The Curious Case of Facebook's Benjamin Ling and Sheryl Sandberg
Here’s one certainty in the hubbub that has resulted in the wake of the departure of high-profile exec Ben Ling from Facebook last week: COO Sheryl Sandberg is definitely not responsible for the melting of the polar ice caps.
That’s the joking question–“Was global warming Sandberg’s fault too?”–asked at a staff meeting at the social-networking start-up last Friday afternoon after the news of Ling’s departure on the heels of previous employee exits suddenly morphed into a series of increasingly vituperative posts on the Valleywag tech gossip site centering on what blogger Owen Thomas called Sandberg’s “reign of terror” at Facebook.
Using Photoshopped images–one of Sandberg wielding a rifle and another with the bright-red word, “LIAR,” plastered under her mug–the vaguely sexist and decidedly over-the-top picture painted was of Sandberg (at right) as some unholy cross of Lady Macbeth, the bad side of Hillary Clinton and a really grumpy fascist dictator of a small third-world country.
“She demands total loyalty, and brooks no dissent–even the healthy, boisterous debate that’s common to start-ups,” wrote Thomas dramatically, as if Sandberg might really use that fake rifle on errant minions. “You’re either with Sheryl, or you’re against Sheryl. And if you’re against Sheryl, you’re not long for Facebook.”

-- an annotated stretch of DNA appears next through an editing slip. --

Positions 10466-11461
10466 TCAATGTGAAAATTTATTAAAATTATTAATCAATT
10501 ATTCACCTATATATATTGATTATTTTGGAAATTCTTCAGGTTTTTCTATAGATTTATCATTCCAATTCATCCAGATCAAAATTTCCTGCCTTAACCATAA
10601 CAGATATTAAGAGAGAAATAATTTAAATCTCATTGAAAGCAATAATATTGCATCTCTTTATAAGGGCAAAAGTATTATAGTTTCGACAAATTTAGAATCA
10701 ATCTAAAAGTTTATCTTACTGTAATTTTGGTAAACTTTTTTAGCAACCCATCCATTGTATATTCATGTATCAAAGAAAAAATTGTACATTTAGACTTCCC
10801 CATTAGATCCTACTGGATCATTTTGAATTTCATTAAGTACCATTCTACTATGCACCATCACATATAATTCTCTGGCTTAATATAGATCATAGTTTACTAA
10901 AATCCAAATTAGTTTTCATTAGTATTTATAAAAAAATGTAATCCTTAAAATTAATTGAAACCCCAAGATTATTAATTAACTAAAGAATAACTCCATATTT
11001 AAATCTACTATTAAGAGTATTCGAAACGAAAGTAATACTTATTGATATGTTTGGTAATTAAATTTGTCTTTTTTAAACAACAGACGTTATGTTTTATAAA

Owen, you have now officially scared the bejesus out of BoomTown with that added dash of Rosa Klebb!
(And, of course, this image conveniently leaves out the very pertinent fact that Founder and CEO Mark Zuckerberg is still firmly and much more militantly in charge at Facebook than ever before, but we will get to that later.)
In any case, Valleywag used all of this to postulate that Sandberg’s insane reaction to Ling’s leaving–complete with a sneaky-sounding stock bribe to buy his silence–was evidence of her mad grab for power over all of Facebook.
The talented and strong-willed Ling was portrayed in an odd way too, as some sort of whiny victim of circumstances he was unable to control.
Except–while BoomTown likes a good “Tom and Jerry” cartoon as much as the next person–it’s a deeply inaccurate portrayal of Sandberg, who arrived at Facebook in March; of what happened with regard to Ling; and most of all, of the often-painful growing-up process that has actually been occurring inside of Facebook.
The Ling incident is, in fact, a perfect example of this.